Stuart Kauffman, a complex-systems biologist, coined the term “adjacent possible” to explain the progression of simpler chemical structures to more complex ones. When simple chemical structures occupy the same space, they network with one another, each chemical structure talking to the others. The potential products of this mingling — new, more complex chemical structures — are possible realities that exist in a space Kauffman calls the adjacent possible. When new chemical structures do emerge, their very existence defines a new adjacent possible: a new mingling network with a new set of potential products.
Steven Johnson took Kauffman’s concept and applied it to ideas. “The adjacent possible,” Johnson writes in Where Good Ideas Come From, “is a kind of shadow future, hovering on the edges of the present state of things, a map of all the ways in which the present can reinvent itself”. When the right components mingle in the same space, they chart out new territory of possible innovation. As an example, Johnson examines the isolation of oxygen as a component of air. Two pieces — the idea of viewing air as not a void but a substance with elements and the development of sensitive enough scales — connected to create an adjacent possible that included the isolation of oxygen. It was only when those two components were together that the adjacent possible was created and then made into reality. When that discovery was made, the scientists redefined both the edge of our knowledge and the edge of our potential knowledge.
Education is the means of getting to the edge. The raison d’être of education isn’t the raw accumulation of knowing; it’s interplay between what’s known, knowable, and possible. After all, knowledge by itself isn’t intrinsically useful. It’s only when, with that which is known firmly in hand, we enter into the shadow future and pull something back into the present that we actually create value. Humanity’s progress may simply be the process of trading glimpses into the adjacent possible for reality. With this in mind, education must equip us with the tools to tell the stories of the future. Standing at this edge of the possible, we are constantly remaking what the world is and what it could be.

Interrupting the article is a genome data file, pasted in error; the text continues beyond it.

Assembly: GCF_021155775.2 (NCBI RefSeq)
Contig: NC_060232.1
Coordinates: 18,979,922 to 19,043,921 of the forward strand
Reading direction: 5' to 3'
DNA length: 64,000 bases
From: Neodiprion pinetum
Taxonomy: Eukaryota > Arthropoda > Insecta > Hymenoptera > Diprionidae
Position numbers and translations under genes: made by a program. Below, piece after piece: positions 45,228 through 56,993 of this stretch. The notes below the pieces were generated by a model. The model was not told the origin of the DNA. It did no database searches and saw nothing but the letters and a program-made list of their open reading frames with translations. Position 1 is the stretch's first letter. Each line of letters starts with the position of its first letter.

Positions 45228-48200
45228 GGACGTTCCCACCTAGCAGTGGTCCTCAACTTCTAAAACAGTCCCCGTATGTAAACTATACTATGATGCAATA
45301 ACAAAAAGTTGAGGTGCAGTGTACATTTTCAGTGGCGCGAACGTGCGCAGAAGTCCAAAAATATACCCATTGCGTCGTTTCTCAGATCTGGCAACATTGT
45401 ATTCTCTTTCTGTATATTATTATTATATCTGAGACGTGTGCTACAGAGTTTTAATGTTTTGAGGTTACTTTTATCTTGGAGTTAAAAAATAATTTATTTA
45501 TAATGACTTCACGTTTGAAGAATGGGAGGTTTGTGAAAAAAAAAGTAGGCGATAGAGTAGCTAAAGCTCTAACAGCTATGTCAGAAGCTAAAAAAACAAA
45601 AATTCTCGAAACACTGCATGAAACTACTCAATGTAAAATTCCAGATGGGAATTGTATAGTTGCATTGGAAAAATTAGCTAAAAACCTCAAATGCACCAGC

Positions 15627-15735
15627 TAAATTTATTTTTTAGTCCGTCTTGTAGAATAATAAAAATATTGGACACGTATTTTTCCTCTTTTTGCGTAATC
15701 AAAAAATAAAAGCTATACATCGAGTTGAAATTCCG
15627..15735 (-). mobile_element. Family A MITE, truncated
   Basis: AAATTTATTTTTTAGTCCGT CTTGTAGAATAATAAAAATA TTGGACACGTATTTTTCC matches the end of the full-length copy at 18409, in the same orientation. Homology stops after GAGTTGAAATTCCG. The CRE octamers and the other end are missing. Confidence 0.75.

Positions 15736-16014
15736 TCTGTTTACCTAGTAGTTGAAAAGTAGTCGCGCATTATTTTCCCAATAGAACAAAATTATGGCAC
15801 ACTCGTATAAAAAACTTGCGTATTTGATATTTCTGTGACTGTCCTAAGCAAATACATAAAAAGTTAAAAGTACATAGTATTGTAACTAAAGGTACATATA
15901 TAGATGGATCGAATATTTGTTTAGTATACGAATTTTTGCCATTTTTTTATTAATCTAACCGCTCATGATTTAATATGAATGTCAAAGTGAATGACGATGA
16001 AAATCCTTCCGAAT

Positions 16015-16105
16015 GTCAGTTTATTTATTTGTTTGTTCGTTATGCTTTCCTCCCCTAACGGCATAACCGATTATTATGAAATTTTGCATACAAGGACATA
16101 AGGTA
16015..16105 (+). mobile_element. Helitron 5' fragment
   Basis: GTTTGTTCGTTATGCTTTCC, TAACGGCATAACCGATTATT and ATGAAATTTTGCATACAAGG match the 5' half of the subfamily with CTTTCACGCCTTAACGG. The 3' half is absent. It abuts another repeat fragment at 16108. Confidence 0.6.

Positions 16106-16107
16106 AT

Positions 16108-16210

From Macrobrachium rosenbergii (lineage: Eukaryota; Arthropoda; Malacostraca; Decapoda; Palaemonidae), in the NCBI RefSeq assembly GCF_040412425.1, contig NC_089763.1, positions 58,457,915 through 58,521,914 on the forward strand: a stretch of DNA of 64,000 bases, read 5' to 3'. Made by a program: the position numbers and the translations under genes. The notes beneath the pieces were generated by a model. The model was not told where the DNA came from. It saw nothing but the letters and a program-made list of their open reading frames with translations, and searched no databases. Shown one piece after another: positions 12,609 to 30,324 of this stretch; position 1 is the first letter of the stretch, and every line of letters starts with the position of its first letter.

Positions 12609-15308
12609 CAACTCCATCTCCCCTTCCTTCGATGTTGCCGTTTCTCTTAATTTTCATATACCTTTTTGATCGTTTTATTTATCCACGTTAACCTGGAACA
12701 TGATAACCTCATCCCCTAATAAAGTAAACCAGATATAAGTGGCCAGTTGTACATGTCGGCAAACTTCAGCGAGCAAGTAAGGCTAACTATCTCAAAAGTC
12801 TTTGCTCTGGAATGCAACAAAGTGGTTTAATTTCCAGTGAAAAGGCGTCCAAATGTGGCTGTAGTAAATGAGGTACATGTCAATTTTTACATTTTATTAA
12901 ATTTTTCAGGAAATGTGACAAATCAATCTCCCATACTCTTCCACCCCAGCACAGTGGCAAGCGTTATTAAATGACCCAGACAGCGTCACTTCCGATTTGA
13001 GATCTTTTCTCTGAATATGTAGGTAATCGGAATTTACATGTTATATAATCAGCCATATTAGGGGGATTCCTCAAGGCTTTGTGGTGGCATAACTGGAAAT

What, then, does a good education look like in light of our role as storytellers of the future? To start, we recognize education’s role as a facilitator of new adjacent possibles. With this role, education becomes as much about better questions as is it is about better answers, as much about connecting ideas as it is creating new ones. An interdisciplinary education becomes a requirement, not a luxury. Problem solving looks less like looking for solutions and more like changing the recipe. A good education, then, is like a a good party planner, providing for the student a space for ideas to network and plenty of modes of transportation for the student to arrive at the edge.
This very essay could be a transport vehicle. The thoughts here -- Kauffman's and Johnson's ideas and what education ought to do for society -- are not new ones, per se; however, the paragraphs become playgrounds when the ideas come together. Through the play -- the connections between ideas -- the adjacent possible transforms. Old ideas, unlike old dogs, can learn new tricks.
Today, consider your own education. For your personal development, your knowledge as a member of a team, or for your studies in a particular discipline, what “structures” could you add in order to alter the adjacent possible? Who knows what could come from it? According to Johnson, you cannot know until you try.
This essay was originally published by The Caesura Letters on September 22, 2015 here as part of a week of pieces on the theme of education. The site is one of the most thoughtful spaces on the Internet (more about it here) and I'm very grateful for having my submission published.